nytheatre.com review by Nita Congress
September 23, 2010
It is a dark and stormy night, and a writer is typing at his keyboard.
Thunder, lightning, a loud knock at the door. An intruder in a ski mask. An altercation, an accusation, a revelation. The game is afoot.
Against a backdrop of every hoary cliche in the book, Character Assassins marries thriller to comedy in the temple of the Theatre, in the process eviscerating writers and critics alike. It is a literate and clever piece, evoking Sleuth, Mamet, and all things dark and twisty in between. As the press materials state, it's a "knowing backstage play that skewers knowing backstage plays."
And it's very funny.
Miserably failed playwright Jonathan Burns has decided to take revenge on fabulously successful theatre critic Simon Frank, who has savaged his latest play. The tables turn, and turn again, and maybe thrice more, in a 90-minute arm-wrestle between these two very sharp—in all senses of the word—protagonists.
Not too much more can safely be said about the plot, but much praise needs to be heaped on the two very skillful actors who carry it out. Warren Kelley plays Simon Frank with an air of affected disdain redolent of theatre critics who only exist in movies and plays—think Addison DeWitt and Sheridan Whiteside—and yet avoids making him a caricature. And Brad Fraizer's worm effortlessly turns, swiftly powering back and forth from desperate drunk to Gordon Gekko. Director Dana Benningfield keeps the play moving quickly and tightly, ratcheting up the suspense as the play moves toward what the characters, talking shop, praise as an inevitable ending that is nonetheless surprising.
Playwright Charlie Schulman draws on an obvious wealth of theatrical familiarity. Crackling observations and dry digressions evoke, invoke—and likely provoke—Chekhov, Beckett, Ibsen, O'Neill, Shakespeare, and their ilk. (A drunken Jonathan Burns muses as to where Nora was going at that hour of the night anyway?) The art and craft of making theatre are smartly dealt with (Notes Jonathan, plaintively reflecting on the advantages of heightened dramatic time in a play, where actions can unspool swiftly or slowly: "In life, things last too long or not long enough."), along with the relentless politics, personalities, and general cluelessness of the whole play-making enterprise. But counterbalancing the arch and the wry is a genuine appreciation of the theatre and what it can do when it's at its best: lift us up, take us away, and bring us back ennobled and enlightened.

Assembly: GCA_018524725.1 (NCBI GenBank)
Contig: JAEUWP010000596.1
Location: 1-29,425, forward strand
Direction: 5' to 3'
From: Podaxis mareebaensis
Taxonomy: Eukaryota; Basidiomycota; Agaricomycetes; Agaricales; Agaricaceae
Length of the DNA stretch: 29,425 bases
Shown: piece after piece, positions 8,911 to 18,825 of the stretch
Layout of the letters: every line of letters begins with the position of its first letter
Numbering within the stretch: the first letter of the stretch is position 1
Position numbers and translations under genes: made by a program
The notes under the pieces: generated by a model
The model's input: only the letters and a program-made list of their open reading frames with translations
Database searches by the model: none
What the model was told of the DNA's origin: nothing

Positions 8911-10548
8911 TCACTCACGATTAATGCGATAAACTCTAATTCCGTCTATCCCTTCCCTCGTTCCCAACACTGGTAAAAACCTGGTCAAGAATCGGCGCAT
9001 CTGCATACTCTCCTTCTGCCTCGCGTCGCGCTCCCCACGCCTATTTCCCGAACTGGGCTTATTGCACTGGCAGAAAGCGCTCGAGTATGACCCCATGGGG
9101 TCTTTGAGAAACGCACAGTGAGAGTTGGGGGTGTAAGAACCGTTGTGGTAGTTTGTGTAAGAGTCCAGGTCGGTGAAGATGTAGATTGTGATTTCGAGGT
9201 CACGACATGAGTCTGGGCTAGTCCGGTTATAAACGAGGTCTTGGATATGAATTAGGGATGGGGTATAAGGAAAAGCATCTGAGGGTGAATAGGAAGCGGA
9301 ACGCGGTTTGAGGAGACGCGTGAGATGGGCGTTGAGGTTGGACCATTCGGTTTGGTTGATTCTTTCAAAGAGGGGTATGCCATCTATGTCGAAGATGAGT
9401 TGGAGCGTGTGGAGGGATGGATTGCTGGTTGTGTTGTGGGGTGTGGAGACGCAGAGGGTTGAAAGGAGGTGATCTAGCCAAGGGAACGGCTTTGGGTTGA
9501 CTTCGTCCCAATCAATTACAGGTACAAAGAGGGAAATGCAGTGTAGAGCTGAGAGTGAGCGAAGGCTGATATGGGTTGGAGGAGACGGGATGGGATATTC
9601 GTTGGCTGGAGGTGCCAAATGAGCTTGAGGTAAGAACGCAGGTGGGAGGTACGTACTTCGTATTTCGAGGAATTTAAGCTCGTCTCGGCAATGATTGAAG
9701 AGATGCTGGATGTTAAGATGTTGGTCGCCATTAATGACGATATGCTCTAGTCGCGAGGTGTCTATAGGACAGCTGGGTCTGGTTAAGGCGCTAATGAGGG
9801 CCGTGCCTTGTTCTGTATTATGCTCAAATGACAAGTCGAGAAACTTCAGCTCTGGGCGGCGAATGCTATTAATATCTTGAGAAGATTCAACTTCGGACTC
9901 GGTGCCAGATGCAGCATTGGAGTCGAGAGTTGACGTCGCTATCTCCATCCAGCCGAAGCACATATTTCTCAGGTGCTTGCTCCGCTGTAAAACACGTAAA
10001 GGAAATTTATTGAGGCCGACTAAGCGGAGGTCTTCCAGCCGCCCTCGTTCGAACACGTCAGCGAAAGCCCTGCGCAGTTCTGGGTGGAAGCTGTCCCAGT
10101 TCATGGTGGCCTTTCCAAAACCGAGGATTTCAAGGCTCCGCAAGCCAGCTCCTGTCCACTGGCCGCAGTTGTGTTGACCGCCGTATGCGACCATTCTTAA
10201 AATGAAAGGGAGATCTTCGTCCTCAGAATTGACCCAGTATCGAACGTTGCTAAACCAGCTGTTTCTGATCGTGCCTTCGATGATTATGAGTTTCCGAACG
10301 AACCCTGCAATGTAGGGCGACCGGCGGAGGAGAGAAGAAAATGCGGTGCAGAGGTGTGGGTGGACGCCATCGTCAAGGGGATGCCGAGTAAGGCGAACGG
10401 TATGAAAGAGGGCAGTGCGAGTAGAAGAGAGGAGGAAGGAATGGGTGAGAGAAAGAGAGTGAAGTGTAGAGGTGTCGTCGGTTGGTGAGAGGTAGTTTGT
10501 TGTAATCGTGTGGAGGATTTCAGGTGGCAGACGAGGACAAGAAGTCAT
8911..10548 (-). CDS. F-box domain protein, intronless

This comic thriller may not do all that, but it makes for a thoroughly entertaining evening, with high production values and strong acting. Particularly deserving mention is the terrific lighting design by Jill Nagle; her opening thunderstorm rivaled any seen on the shore this week. And Jessica Parks's set—Simon Frank's tony uptown apartment—is tasteful, intelligent, and interesting, lightly underscoring the character's pretensions and love of creature comforts.